PRINCE Philip was wrapped in a shawl – the highest honour for a guest – while celebrating 150 years of the South Harrow-based Zoroastrian association.
By Ian Proctor | Harrow Observer
The Duke of Edinburgh was treated to a traditional welcome at 11am at the Zoroastrian Centre in Alexandra Avenue when Parsi and Iranian women in brightly coloured dress traced seven circles in the air in front of him with auspicious objects of prosperity – an egg, a coconut and an almond wrapped in a paan leaf.
He was given a garland of flowers then met the ervas, or white-robed priests, before being led into the hall for a Thanksgiving ceremony to mark the founding a century and a half ago of what would become the Zoroastrian Trust Funds of Europe (ZTFE).
The Prince said: "I’m delighted to join you in this celebration of 150 years of this organisation. I have heard what a tremendous contribution the Zoroastrians have made to this country, even before 150 years ago. It’s a remarkable record."
He joked: "Nowadays, we are all for religious freedom but it helps a lot if they are peaceful as well!"
The royal, who arrived in a Landrover – a model now manufactured by the Indian firm Tata that was founded by believers of this ancient religion – continued: "The community has made a huge contribution to the British Isles and it is very much appreciated. It occured to me that I arrived in a Zoroastrian car.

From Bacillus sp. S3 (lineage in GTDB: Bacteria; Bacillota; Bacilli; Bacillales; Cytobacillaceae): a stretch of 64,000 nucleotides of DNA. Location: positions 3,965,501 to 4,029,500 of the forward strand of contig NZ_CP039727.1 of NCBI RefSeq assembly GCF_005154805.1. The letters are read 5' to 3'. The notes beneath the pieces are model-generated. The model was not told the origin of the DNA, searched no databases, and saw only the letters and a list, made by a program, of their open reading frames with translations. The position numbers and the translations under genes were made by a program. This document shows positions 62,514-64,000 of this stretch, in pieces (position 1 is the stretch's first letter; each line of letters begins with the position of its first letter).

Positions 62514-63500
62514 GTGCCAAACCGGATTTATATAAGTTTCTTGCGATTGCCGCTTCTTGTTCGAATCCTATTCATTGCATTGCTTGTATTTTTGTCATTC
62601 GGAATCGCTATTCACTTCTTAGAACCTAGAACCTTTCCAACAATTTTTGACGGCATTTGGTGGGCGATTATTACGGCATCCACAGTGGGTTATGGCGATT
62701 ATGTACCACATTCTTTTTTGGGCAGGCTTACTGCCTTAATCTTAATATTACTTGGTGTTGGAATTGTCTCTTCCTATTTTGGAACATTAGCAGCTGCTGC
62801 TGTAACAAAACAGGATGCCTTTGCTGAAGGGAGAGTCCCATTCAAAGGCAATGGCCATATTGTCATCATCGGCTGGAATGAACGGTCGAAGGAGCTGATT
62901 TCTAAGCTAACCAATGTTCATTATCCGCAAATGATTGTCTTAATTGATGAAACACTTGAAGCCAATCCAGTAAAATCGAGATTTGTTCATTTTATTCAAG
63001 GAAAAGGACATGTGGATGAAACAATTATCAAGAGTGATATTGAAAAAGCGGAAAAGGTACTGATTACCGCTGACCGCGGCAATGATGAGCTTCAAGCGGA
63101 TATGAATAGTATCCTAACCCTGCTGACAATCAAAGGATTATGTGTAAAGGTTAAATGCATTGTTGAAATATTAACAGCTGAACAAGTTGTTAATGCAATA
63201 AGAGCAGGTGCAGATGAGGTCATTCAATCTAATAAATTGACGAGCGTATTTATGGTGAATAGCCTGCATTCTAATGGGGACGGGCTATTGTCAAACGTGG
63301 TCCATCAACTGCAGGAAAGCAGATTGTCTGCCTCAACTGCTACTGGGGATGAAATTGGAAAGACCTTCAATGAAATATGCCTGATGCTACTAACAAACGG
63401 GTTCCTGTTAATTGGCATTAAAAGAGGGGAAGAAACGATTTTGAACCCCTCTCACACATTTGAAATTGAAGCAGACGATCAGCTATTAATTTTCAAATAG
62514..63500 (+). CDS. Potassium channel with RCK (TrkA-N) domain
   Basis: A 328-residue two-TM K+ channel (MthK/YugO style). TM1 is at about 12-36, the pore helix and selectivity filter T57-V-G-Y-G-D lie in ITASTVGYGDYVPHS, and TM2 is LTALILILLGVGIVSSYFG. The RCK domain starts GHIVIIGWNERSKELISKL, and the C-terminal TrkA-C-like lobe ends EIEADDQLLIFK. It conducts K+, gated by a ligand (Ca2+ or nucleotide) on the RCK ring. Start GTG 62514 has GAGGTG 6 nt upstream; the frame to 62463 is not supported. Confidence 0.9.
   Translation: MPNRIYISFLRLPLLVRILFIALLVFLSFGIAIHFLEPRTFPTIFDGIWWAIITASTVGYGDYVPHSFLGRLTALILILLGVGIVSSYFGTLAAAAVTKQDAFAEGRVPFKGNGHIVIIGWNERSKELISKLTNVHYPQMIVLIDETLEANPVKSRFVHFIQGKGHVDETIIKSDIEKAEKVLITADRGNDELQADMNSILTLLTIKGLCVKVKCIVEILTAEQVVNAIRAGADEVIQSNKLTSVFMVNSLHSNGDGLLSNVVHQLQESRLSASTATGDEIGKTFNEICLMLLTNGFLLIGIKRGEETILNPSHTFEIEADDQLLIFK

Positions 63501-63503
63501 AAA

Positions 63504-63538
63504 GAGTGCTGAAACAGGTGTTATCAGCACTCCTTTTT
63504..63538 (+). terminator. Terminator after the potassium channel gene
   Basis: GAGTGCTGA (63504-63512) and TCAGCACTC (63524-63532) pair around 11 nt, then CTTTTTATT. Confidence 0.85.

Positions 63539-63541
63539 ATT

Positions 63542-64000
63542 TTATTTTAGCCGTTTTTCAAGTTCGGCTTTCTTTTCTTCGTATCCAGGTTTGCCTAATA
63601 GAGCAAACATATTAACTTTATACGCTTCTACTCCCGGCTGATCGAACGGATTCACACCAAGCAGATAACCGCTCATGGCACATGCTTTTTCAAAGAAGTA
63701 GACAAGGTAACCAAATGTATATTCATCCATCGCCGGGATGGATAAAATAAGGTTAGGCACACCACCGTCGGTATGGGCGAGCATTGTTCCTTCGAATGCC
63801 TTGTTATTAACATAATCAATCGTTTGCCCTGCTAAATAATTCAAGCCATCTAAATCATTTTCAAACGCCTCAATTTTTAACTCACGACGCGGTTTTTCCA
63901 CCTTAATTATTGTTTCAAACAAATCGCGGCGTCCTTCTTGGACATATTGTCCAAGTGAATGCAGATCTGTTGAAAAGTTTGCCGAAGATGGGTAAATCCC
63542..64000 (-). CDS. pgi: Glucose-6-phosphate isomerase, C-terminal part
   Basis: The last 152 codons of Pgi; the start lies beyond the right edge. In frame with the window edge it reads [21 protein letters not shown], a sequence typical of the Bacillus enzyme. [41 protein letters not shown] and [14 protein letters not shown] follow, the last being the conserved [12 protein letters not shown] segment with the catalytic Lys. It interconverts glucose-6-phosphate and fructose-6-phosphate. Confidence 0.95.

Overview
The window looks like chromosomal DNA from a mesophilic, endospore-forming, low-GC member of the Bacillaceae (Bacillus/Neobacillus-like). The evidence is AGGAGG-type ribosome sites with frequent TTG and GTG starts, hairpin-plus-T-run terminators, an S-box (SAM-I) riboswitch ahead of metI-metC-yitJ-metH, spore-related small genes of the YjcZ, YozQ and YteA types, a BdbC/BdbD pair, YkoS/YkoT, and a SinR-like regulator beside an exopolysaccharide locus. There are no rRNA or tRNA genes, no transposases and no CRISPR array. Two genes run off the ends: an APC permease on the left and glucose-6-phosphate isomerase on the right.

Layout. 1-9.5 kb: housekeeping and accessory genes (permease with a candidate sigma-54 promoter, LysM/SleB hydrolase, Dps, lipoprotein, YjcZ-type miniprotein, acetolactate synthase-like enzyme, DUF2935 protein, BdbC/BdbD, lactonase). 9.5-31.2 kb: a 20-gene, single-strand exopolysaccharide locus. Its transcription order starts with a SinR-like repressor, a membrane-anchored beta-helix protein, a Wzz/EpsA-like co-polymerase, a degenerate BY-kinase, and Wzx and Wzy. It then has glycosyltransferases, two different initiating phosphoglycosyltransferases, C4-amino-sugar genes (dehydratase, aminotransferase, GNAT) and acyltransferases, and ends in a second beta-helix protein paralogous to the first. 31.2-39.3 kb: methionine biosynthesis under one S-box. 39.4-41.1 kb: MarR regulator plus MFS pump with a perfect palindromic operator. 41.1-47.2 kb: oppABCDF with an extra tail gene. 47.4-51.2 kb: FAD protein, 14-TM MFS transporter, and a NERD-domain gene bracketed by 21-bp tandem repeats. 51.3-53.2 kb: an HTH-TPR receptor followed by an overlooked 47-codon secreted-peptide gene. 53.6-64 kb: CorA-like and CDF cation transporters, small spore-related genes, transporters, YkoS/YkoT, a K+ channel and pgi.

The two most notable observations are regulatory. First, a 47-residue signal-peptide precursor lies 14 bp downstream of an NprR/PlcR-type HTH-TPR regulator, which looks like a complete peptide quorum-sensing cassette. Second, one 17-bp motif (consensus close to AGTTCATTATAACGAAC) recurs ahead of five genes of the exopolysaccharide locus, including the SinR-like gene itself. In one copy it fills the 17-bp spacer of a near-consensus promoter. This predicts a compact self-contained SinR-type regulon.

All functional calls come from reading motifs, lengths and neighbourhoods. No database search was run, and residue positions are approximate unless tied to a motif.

"I do congratulate you on what you have achieved over the last 150 years. One hundred and fifty years is peanuts: I hope you’re still here in 2000 years’ time."
Zoroastrianism, whose founder Zoroaster was ancient Iranian poet, has 65,000 followers worldwide who worship a holy fire as a symbol of God.
ZTFE president Malcom Deboo said: "We can rightly claim to that we are the oldest religious voluntary organisation in the UK of South Asian origin.
"From humble beginnings, the ZTFE has grown as an organisation. It was not until 1923 that we acquired our first house, and then we nearly went bankrupt. But we’re still here today because Zoroastrians believe in self-help.
"Most Zoroastrians are Royalists and they have an affection for the Royal Family since the reign of Queen Victoria.
"Zoroastrians have a regard of the monarchy, the government and the judiciary because historically they have allowed Zoroastrians to practise their religion feely."
Mr Deboo explained that in the late 19th and early 20th Century Britain was a haven for Zoroastrians fleeing persecution in their native Iran and that the association had never forgotten the welcome this country had given them and had flourished during the reign of Queen Elizabeth II.